They are established when existing retirement funds are rolled over to the ROBS plan in a tax-free transaction, and the ROBS plan then uses the rollover funds to purchase the stock of the new business.
But to those either planning on using a ROBS or just starting a business by a recently established ROBS be aware that the IRS is looking closely at this type of business start up funding.
The IRS's under a program called the ROBS project started last year has found that most ROBS businesses either failed or were on the road to failure, and that these business owners not only lost their companies, but their retirements' savings as well. Using these findings the IRS is expected to weigh in on the side of calling ROBS abusive tax avoidance transactions. And while that has not yet happened they may do so any any time.
So it would be advisable for any one planning or using ROBS to stay abreast of what's going on in this area as abusive tax avoidance transactions status for ROBS would make them plans to be avoided even if they aren't completely banned.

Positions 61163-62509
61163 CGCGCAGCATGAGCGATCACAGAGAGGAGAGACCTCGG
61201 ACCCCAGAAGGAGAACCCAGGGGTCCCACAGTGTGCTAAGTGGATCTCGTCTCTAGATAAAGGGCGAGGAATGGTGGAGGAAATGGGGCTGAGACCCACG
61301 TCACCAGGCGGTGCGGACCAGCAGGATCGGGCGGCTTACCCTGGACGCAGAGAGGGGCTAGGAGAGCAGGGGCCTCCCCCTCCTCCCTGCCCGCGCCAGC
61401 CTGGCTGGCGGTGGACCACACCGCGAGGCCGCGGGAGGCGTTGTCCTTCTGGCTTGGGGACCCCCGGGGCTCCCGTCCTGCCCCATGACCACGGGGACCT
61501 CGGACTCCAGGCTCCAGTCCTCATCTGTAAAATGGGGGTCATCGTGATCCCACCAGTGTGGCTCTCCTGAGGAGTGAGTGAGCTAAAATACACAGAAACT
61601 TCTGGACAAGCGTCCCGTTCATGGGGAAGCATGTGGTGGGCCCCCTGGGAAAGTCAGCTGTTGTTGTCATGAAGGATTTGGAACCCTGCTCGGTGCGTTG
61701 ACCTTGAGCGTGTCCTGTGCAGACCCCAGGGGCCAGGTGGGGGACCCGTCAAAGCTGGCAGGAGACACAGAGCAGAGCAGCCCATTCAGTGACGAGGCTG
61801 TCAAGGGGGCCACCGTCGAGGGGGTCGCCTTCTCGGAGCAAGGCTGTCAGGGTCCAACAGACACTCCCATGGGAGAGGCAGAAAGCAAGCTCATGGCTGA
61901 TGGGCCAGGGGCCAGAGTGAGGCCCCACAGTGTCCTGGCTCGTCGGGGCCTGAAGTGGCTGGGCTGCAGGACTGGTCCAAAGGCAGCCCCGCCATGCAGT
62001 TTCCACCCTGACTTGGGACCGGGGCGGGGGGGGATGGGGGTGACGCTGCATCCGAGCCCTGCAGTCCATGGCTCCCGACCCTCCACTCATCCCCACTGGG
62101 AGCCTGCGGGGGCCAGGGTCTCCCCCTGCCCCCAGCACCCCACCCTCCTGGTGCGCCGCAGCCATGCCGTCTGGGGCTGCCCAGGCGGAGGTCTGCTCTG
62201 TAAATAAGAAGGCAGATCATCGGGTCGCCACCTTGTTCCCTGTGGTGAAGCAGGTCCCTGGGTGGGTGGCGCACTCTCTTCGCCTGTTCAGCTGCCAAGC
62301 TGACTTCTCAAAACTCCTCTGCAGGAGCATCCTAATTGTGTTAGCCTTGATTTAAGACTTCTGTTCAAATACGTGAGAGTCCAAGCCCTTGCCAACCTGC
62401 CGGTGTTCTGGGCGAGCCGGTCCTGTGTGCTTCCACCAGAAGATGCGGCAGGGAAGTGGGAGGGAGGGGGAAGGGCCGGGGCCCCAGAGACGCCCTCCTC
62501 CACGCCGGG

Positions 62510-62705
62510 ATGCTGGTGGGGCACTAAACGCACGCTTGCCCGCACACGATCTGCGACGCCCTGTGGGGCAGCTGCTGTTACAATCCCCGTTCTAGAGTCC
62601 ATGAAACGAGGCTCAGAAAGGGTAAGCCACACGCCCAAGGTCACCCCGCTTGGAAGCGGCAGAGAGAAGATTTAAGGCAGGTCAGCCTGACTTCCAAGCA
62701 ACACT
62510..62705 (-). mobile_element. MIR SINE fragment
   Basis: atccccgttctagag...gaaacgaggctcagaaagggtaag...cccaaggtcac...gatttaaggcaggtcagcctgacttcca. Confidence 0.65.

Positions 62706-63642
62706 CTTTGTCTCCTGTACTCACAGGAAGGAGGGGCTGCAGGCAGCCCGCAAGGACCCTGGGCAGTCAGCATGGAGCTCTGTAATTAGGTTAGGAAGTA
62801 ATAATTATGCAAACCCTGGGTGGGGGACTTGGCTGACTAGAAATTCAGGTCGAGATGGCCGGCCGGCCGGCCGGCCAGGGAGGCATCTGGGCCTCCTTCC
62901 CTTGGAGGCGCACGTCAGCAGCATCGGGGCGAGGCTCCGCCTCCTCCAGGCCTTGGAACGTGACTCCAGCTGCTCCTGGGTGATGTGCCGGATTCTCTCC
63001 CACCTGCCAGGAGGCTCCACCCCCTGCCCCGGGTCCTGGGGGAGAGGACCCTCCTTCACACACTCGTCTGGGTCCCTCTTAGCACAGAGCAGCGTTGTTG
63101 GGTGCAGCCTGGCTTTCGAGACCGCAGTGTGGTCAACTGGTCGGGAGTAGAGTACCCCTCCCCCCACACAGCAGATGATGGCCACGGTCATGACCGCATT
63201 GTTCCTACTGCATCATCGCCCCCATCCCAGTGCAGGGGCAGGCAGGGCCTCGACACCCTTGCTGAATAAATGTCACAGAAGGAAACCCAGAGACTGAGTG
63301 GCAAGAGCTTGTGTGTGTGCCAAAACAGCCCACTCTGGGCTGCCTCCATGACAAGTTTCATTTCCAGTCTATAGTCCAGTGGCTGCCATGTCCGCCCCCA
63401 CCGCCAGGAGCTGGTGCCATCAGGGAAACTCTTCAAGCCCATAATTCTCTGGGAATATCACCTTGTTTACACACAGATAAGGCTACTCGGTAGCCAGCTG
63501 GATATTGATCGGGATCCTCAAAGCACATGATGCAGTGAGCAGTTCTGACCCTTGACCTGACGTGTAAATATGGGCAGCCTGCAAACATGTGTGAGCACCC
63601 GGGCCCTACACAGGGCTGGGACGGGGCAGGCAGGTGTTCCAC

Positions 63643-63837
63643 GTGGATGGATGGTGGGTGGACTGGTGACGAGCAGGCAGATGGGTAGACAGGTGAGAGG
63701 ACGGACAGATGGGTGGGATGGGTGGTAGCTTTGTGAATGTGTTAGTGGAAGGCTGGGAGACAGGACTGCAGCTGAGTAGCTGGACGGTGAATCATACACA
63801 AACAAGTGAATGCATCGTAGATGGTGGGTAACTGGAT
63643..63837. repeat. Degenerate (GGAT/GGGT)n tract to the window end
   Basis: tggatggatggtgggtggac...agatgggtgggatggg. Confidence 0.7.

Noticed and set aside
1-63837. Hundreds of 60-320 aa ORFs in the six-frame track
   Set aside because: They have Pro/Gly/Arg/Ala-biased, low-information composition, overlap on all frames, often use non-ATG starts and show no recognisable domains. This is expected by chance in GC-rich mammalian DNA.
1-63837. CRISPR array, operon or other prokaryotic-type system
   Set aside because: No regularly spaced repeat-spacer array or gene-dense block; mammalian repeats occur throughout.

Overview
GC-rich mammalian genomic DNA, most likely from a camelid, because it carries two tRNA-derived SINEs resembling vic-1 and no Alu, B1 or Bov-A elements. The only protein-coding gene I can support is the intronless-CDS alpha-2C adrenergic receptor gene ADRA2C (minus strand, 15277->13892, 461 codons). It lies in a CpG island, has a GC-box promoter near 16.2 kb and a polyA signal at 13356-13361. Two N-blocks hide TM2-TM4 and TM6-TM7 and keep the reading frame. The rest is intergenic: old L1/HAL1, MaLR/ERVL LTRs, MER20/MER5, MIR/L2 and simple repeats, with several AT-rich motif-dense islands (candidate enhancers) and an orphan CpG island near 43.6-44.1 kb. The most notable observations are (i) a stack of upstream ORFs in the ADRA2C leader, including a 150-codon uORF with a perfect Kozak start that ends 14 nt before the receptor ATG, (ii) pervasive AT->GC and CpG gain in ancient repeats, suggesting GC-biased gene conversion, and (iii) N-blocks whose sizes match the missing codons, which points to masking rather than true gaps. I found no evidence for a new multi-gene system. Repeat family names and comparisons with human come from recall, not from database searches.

It's still possible to do much the same thing in what I've always preferred anyway and that's a self directed Roth or IRA that's used to purchase stock in the start up. It's much less a trigger point to leave any retirement monies that will be used for a start up in accounts that don't carry the stigma of being called ROBS. Of course any ROBS account ruling could well address this method by considering it a ROBS type of transaction even though it technically didn't use a formal ROBS plan.
Just keep in mind that any such funding arrangement could well be a problem in the future and if you are planning on doing this type of funding it might be advised that you get it done as quickly as possible to avoid any chance of the IRS disallowing it in the future.
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